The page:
Entergy seeks new rate plan in Mississippi

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JACKSON, Miss. (AP) — Entergy Corp. asked Mississippi regulators Tuesday to overhaul the power provider's entire rate structure in a proposal that would generate an estimated $49 million increase in annual revenue.

"This is the first general rate case filing we've had with the Mississippi Public Service Commission in 12 years," CEO Haley Fisackerly told The Associated Press. "Every so often, when you go through a lot of changes, you have to reset."

Changes are likely as the separate Public Utilities Staff evaluates the plan before sending it to the three-member Public Service Commission. The commission must approve the proposal, with Entergy looking to complete that process by January. That's when customers will no longer have to pay a recently approved fuel charge on their bills. Assuming that happens, the $6.28-a-month increase in a bill for a customer who uses 1,000 kilowatt hours will be offset by a $5.57 decrease in the fuel charge.

A 1,000-kilowatt-hour customer would pay $114.36 a month, if regulators approve. The average Entergy Mississippi customer who uses about 1,300 kilowatt hours per month would pay $148.67 a month, less than $1 above bills with the fuel charge.

The utility wants to increase its customer charge — the amount paid just for being hooked up to the grid, which would push the minimum bill from $6.36 to $9.44 a month. In testimony filed with the PSC, Entergy said it costs more than $15 a month to keep each customer hooked up. Spokeswoman Mara Hartmann said usage charges would decrease, offsetting the customer charge for those who consume more power. Those who use less would see proportionally larger bill increases.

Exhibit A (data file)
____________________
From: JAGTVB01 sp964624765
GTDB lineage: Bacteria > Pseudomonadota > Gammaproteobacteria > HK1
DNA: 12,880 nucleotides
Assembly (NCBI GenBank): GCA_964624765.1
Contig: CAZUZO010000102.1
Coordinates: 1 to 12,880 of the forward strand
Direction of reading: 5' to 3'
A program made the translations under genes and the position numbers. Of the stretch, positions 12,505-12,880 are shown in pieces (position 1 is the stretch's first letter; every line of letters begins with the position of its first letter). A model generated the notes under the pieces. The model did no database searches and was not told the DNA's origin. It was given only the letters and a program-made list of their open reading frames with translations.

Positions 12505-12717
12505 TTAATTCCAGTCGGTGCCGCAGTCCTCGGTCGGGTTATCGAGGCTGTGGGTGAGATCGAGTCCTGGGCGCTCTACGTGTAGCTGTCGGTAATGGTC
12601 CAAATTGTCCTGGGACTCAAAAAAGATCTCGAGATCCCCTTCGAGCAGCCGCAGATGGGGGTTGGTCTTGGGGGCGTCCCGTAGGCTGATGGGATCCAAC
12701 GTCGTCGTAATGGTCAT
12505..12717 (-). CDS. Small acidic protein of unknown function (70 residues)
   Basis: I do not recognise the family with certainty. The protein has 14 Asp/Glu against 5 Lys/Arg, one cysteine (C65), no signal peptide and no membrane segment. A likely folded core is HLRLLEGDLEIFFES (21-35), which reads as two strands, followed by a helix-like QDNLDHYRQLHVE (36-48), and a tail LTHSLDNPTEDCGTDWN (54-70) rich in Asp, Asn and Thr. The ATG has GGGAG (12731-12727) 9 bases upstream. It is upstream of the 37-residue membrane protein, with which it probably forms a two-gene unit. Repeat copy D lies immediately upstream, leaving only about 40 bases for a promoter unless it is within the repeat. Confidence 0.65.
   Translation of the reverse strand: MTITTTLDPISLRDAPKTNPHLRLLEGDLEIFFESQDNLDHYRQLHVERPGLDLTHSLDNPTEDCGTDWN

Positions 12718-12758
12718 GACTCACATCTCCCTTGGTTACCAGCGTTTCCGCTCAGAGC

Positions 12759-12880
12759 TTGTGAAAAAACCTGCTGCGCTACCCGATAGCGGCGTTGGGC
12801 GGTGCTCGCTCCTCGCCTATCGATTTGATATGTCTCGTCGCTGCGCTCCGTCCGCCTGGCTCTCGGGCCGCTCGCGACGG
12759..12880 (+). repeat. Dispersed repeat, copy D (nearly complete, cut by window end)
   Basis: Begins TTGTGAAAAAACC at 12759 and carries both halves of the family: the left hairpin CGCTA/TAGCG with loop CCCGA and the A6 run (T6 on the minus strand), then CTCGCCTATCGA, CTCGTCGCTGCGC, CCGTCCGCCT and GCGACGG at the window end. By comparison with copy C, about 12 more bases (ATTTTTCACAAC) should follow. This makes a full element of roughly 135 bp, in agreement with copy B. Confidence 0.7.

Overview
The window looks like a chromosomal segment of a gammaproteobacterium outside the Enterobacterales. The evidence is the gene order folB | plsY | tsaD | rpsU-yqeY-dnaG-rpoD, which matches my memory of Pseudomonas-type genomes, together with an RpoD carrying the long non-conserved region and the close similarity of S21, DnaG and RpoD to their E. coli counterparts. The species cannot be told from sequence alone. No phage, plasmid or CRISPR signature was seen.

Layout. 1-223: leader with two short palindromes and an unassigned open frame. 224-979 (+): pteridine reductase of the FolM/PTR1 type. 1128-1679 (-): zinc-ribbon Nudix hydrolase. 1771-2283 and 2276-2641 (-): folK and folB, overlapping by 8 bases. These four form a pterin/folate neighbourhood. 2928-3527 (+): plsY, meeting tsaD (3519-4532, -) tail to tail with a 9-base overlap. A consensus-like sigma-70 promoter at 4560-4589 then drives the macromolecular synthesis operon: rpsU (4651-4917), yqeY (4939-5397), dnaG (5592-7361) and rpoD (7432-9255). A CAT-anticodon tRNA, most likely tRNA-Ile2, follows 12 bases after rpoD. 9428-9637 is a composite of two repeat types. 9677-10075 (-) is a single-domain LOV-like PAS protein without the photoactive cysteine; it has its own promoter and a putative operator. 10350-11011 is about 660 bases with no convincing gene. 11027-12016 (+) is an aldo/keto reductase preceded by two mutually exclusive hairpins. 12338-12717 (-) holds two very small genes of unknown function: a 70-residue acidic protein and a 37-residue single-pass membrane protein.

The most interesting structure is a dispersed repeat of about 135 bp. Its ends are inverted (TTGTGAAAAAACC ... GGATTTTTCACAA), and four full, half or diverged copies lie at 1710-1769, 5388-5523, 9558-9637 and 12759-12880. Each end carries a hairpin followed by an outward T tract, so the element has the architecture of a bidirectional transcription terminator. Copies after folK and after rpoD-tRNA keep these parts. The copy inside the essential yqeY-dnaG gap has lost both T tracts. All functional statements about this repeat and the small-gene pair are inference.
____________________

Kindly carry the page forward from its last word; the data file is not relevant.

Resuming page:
The biggest part of the $49 million increase would stem from Entergy marking down the value of some facilities more rapidly as they age. That would increase what customers pay toward depreciation by $30 million a year. Entergy said it needs the cash to pay for improvements.

Entergy proposes to build three small solar-energy projects to offer green power to customers. Preliminary sites for the installations are in Jackson, Franklin County, and either in Attala County or Senatobia. Each would generate 500 kilowatts of power, using solar panels built by Stion Corp. in Hattiesburg.

"Solar's here. It's coming," Fisackerly said. "We need to understand how it could be better used in our system."

Residential and commercial customers who chose the green option would pay more to receive the power.

Part of the plan is a cleanup of changes since the last general rate case. Regulators have allowed Entergy to pay for property tax changes, as well as the natural gas-fired plants it bought in Attala County and Jackson, with special rates it tacked on to the general rate. Entergy also says it needs to recover costs from leaving pooling arrangements with other Entergy utilities, as well as costs from joining a regional transmission group.

Entergy also wants to lock in lower rates for new business customers and to get permission to charge customers to build new power lines to help develop prospective industrial sites.

"The best way for us to manage costs going forward is to grow," Fisackerly said.

New Orleans-based Entergy serves 441,000 customers in 45 Mississippi counties.

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